The role of the pub in rural Ireland and the impact of gossip on a tight-knit community are central to Irish-American writer Tim McGillicuddy's new play "Herself," which is currently running as part of the Origin 1st Irish theater festival. 

Directed by Hamilton Clancy, the comedic yet dark play follows a prodigal daughter who returns to Ireland to take over the running of a local pub following the death of her brother, who has drunk himself to death while coping with vicious rumors circulating in the community. 

Expertly exploring themes of suicide, alcoholism, and grief, "Herself" also studies the role that the pub plays in rural Irish communities. 

McGillicuddy's play is set in Galway, but this could have taken place in any Irish town, exploring the constant battle between progress and tradition as a local developer seeks to convert the pub into a modern waterfront development. 

The ambitious plan splits the local community, creating tension between those lured by the prospect of new jobs and regular customers who treat the pub as the focal point of their social life. 

Produced by the Drilling Co., the play takes in an intimate setting at the Gural Theatre at A.R.T New York, placing audience members on either side of the central stage. 

Herself features several laugh-out-loud moments, but also explores a number of deeper themes and taboo subjects, including an intimate relationship between a priest and a member of the lay community.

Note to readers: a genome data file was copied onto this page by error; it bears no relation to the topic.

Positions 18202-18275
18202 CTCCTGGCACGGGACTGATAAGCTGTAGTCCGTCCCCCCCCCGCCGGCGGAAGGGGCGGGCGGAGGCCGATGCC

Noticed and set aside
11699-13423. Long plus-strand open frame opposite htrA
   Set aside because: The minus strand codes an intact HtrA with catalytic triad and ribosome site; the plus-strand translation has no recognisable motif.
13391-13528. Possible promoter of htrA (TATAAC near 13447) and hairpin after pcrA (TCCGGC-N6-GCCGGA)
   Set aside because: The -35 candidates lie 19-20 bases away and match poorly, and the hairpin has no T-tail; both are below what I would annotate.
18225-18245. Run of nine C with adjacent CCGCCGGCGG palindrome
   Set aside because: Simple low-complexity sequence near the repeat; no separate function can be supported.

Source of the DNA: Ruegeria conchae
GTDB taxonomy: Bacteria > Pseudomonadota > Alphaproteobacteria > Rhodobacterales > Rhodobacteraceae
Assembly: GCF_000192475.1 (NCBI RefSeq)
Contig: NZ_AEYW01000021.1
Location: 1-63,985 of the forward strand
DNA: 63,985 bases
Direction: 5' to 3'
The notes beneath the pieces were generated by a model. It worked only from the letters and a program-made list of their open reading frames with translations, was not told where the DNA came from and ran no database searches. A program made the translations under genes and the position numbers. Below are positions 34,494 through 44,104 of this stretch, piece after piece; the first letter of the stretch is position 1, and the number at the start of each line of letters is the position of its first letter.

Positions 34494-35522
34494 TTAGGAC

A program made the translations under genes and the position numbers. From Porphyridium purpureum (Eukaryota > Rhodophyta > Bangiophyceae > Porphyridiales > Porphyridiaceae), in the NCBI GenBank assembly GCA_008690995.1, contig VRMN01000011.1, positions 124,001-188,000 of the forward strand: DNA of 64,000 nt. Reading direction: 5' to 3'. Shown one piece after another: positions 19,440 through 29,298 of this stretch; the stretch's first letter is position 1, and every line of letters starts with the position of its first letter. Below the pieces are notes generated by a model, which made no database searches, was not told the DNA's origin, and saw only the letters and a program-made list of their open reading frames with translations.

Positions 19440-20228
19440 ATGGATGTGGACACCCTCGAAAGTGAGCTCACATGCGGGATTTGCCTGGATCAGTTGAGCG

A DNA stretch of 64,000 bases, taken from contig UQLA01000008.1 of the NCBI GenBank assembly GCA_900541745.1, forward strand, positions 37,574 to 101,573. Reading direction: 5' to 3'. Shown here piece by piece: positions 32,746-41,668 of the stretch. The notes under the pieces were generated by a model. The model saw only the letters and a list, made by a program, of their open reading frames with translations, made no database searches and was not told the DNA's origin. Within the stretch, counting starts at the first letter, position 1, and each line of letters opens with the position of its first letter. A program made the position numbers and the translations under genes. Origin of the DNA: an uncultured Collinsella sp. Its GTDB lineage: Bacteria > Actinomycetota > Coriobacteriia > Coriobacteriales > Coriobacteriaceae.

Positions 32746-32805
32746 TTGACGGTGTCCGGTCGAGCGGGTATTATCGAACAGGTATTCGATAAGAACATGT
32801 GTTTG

At its core, the play is a study of small-town gossip and the effects it can have on people and their relationships, showcasing the detrimental impact that rumors can have on a person's mental health. 

The play begins at the wake of local bar owner Jim Hayes, who has drunk himself to death while struggling to cope with mental health issues.

A group of devoted customers has gathered for the wake and now frets about the future of their beloved local.

The group embodies many of the issues facing the town. 

Brenda (Mary Linehan) is a local nurse engaged to construction worker Aiden (Patrick Hart), but their relationship is strained by gossip and jealousy. 

Matthew (Dave Marantz) is a local contractor torn between the development of the waterfront and the love of his local pub. 

Mary (Úna Clancy) serves as the pub's storyteller and helps to spread gossip about the unpopular property developer Martin Hayes (Hamilton Clancy). Hayes enjoyed a loveless relationship with his son before his death and now seeks to convert the pub into a new development. 

He must reckon with his daughter Maureen (Kathleen Simmonds), who has returned home from her distant life in New York for her brother's funeral and is now tasked with running the dilapidated pub. 

Simmonds gives a powerful performance in the lead role, challenging her father at every turn and thwarting his plans to take over the waterfront. 

The performance of the ensemble cast is equally powerful, with notable performances from Clancy and Hart. 

Drew Valins, who plays bartender Paddy in the production, also gives an excellent performance as a grieving friend who tries to prevent relationships from falling apart in the wake of Jim's death. 

Herself is a study of people and relationships, with stellar performances all-round. The play runs at the Gural Theatre until April 20.